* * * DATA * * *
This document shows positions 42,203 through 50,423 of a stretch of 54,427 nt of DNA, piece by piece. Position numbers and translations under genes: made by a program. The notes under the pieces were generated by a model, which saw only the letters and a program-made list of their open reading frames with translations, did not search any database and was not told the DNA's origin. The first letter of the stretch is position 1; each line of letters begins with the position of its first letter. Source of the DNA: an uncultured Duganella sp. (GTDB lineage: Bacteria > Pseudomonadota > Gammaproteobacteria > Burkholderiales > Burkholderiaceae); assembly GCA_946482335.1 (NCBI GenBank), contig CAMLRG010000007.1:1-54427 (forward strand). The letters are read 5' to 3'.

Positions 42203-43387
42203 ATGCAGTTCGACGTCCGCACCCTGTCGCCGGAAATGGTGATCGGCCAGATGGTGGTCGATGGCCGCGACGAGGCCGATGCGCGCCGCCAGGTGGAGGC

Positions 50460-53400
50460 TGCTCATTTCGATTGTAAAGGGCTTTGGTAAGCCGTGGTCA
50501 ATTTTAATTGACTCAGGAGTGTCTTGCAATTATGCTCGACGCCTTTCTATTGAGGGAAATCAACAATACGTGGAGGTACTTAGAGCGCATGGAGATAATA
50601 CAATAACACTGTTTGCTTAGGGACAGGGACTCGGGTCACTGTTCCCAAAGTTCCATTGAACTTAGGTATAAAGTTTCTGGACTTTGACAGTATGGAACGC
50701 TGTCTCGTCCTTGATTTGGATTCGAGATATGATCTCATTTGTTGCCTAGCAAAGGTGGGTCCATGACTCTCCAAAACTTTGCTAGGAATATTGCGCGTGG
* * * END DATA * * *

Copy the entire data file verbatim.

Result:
This document shows positions 42,203 through 50,423 of a stretch of 54,427 nt of DNA, piece by piece. Position numbers and translations under genes: made by a program. The notes under the pieces were generated by a model, which saw only the letters and a program-made list of their open reading frames with translations, did not search any database and was not told the DNA's origin. The first letter of the stretch is position 1; each line of letters begins with the position of its first letter. Source of the DNA: an uncultured Duganella sp. (GTDB lineage: Bacteria > Pseudomonadota > Gammaproteobacteria > Burkholderiales > Burkholderiaceae); assembly GCA_946482335.1 (NCBI GenBank), contig CAMLRG010000007.1:1-54427 (forward strand). The letters are read 5' to 3'.

Positions 42203-43387
42203 ATGCAGTTCGACGTCCGCACCCTGTCGCCGGAAATGGTGATCGGCCAGATGGTGGTCGATGGCCGCGACGAGGCCGATGCGCGCCGCCAGGTGGAGGC

Positions 50460-53400
50460 TGCTCATTTCGATTGTAAAGGGCTTTGGTAAGCCGTGGTCA
50501 ATTTTAATTGACTCAGGAGTGTCTTGCAATTATGCTCGACGCCTTTCTATTGAGGGAAATCAACAATACGTGGAGGTACTTAGAGCGCATGGAGATAATA
50601 CAATAACACTGTTTGCTTAGGGACAGGGACTCGGGTCACTGTTCCCAAAGTTCCATTGAACTTAGGTATAAAGTTTCTGGACTTTGACAGTATGGAACGC
50701 TGTCTCGTCCTTGATTTGGATTCGAGATATGATCTCATTTGTTGCCTAGCAAAGGTGGGTCCATGACTCTCCAAAACTTTGCTAGGAATATTGCGCGTGG